All procedures involving mice were approved by the Lithuanian Republic Alimentary and Veterinary Public Office (Nr. 0223). As in our previous studies (Baltusnikas et al., 2015; Kilikevicius et al., 2013; Ratkevicius et al., 2010), C57BL/6J mice were housed in standard cages, one to three mice per cage at a temperature of 22-24[degrees]C and 40-60 % humidity with the normal 12/12-h light/dark cycle. Animals were fed standard chow diet and received tap water ad libitum. We assessed CK efflux from SOL in adult (7.5 month old) females after 100 non-stimulated stretches (n = 8), 100 isometric contractions (n = 9), 100 lengthening contractions (n = 10) and after passive incubation (n = 10). We have also studied CK efflux from SOL of young (3-month old) females and males after 100 eccentric contractions (n = 11 and n = 8, respectively) and without any exercise (n = 9 and n = 6, respectively).
Mice were euthanized by cervical dislocation. Assessment of contractile properties and CK efflux from SOL was performed using similar methods as in our recent study (Baltusnikas et al., 2015). Silk sutures were attached to the proximal and distal tendons of SOL from left leg. The muscle was then excised and fixed between two platinum plate electrodes in 50 ml Radnotti tissue bath filled with Tyrode solution (121 mM NaCl, 5 mM KCl, 0.5 mM Mg[Cl.sub.2], 1.8 mM Ca[Cl.sub.2], 0.4 mM Na[H.sub.2]P[O.sub.4], 0.1 mM NaEDTA, 24 mM NaHC[O.sub.3], 5.5 mM glucose, pH adjusted to 7.4) bubbled with 95% [O.sub.2] and 5% C[O.sub.2] at room (~25 [degrees]C) temperature. The distal tendon of the muscle was attached to a hook and the proximal end was tied directly to the lever of muscle test system (1200A-LR Muscle Test System, Aurora Scientific Inc., Aurora, Canada). The muscle was then left to equilibrate in the Tyrode solution at a slight pre-tension (~20-30 mN) for 7 min in order to minimize heterogeneity of sarcomere lengths that might have occurred as a result of muscle manipulations during the dissection. Afterwards, muscle length was increased in steps every 2 min and the muscle was stimulated supramaximally at 150 Hz for 3 s. This procedure was continued until no further increase in muscle force was seen with the increase in muscle length. Our measurements showed that SOL reaches its peak isometric force at 150 Hz of electrical stimulation. Therefore we used this stimulation frequency to set optimal muscle length ([L.sub.0]), and muscles were kept at this length during the subsequent procedures.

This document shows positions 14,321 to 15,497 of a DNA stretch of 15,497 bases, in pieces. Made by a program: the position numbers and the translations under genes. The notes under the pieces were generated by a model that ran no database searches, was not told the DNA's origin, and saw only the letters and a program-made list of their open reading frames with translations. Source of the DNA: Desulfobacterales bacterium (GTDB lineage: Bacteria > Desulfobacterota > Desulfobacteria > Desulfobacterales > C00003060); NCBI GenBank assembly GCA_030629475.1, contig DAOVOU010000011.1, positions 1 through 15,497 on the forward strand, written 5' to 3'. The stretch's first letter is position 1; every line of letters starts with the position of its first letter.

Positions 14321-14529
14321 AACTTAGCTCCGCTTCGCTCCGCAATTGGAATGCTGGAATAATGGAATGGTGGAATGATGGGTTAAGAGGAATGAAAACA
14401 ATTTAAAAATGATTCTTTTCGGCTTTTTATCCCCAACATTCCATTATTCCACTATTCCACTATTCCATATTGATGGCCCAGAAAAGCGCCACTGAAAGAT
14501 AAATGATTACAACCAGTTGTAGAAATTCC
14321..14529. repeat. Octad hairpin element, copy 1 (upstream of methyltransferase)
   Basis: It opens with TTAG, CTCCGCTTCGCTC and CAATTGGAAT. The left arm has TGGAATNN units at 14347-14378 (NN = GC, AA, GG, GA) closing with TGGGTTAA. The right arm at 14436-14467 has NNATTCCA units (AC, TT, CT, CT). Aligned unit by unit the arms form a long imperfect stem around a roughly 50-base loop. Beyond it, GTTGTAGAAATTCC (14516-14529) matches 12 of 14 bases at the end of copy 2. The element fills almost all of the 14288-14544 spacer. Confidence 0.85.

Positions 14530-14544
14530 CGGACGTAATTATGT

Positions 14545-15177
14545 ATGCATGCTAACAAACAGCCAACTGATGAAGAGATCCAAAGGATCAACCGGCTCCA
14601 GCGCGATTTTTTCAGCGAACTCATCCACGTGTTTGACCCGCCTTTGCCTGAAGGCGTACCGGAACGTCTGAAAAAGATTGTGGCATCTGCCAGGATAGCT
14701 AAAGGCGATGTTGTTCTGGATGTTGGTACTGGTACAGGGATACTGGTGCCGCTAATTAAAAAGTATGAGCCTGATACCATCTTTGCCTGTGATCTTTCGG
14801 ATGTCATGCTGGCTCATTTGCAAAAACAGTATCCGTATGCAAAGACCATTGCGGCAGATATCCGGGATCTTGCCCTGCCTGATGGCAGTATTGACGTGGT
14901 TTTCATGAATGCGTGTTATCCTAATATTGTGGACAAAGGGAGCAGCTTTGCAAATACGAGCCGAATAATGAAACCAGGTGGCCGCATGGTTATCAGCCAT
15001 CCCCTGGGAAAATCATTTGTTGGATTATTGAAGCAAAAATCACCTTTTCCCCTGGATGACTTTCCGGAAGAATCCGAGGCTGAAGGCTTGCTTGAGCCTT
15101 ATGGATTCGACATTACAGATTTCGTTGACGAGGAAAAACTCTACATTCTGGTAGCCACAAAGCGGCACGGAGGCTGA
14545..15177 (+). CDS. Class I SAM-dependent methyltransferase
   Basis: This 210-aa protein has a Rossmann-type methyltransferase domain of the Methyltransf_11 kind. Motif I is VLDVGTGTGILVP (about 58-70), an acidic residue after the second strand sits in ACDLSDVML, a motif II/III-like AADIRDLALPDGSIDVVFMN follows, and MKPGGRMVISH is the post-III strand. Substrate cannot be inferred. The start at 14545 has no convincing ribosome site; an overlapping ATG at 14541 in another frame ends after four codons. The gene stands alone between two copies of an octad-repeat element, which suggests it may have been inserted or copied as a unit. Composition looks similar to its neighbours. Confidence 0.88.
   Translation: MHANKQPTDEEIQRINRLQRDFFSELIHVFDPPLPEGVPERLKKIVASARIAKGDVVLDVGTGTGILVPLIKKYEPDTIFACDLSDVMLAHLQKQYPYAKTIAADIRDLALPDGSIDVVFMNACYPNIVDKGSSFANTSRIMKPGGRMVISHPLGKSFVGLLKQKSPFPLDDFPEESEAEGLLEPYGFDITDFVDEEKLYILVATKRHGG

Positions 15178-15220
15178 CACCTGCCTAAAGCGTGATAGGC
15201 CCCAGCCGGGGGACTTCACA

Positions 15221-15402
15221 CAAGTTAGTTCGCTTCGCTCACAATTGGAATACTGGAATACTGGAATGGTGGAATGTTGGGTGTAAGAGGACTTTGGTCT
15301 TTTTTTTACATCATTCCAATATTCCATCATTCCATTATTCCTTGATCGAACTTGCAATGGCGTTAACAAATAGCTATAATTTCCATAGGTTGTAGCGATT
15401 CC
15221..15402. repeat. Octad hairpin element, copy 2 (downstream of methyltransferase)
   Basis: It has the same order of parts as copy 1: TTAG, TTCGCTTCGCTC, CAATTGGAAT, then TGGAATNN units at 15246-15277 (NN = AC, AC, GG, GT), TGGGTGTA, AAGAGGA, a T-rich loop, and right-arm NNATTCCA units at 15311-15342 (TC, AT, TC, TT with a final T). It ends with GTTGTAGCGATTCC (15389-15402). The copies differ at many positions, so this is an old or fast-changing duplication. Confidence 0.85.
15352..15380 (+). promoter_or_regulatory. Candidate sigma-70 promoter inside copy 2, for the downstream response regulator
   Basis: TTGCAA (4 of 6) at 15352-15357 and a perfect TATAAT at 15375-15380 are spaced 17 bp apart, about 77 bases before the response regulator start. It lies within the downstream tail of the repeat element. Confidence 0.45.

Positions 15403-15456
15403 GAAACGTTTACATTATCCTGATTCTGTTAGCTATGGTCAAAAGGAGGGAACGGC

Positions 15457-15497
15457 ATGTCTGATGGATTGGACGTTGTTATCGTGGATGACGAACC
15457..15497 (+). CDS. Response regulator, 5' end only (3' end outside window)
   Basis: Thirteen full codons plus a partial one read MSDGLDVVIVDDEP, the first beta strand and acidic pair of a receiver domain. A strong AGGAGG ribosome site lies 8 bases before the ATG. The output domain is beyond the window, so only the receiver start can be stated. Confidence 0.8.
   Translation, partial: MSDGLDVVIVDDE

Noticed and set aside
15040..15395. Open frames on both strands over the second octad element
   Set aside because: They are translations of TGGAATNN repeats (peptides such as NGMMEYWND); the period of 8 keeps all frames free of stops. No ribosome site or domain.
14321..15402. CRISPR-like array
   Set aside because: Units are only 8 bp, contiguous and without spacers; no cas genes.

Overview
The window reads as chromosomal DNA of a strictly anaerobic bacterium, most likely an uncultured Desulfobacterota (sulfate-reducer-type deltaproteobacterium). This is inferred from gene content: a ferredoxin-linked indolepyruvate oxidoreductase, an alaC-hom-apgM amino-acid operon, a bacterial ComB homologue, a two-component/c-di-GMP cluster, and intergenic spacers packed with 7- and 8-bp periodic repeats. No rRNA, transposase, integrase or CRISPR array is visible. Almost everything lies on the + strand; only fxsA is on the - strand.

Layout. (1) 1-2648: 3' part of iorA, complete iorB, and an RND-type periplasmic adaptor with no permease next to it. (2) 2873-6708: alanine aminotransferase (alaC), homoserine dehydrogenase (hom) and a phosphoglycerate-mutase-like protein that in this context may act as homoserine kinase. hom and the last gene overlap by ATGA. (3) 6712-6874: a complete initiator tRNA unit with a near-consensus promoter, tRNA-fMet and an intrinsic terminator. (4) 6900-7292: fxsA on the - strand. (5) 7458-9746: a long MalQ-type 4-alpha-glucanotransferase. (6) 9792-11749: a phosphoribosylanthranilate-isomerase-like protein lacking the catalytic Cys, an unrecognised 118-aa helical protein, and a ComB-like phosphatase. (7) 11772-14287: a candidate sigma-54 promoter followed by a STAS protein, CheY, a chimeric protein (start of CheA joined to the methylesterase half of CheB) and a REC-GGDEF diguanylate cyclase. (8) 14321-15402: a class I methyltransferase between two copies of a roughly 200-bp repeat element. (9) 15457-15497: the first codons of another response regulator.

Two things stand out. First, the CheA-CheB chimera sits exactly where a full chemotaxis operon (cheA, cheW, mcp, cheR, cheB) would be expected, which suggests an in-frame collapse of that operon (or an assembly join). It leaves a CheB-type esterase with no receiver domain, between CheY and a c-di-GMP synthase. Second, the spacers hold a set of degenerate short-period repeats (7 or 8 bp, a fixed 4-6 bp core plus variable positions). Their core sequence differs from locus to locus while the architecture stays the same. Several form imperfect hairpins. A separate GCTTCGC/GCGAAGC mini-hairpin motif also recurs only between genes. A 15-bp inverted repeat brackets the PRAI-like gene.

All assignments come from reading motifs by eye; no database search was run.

Afterwards, tetanus contraction time was assessed as the time from the beginning of the force development to 90% of the peak force. Then SOL was subjected to one of the three protocols of muscle manipulations which were repeated every 10 s. The typical force recordings from these experiments are presented in Figure 1. For the protocol of passive stretches, the muscle was subjected to a ramp 3.5-mm stretch corresponding to approximately 30% of muscle length over 200 ms followed by return to L0 in 200 ms. For isometric contraction protocol, SOL was stimulated at 150 Hz for 700 ms. For the eccentric exercise, SOL was also stimulated at 150 Hz for 700 ms, but subjected to 3.5 mm ramp stretch during the last 200 ms of this stimulation which was followed by return to the optimal length in another 200 ms. In less than 10 s after completion of all three protocols, SOL was removed from the tissue bath and incubated in 2 ml of Tyrode solution for 2 h at room temperature. In...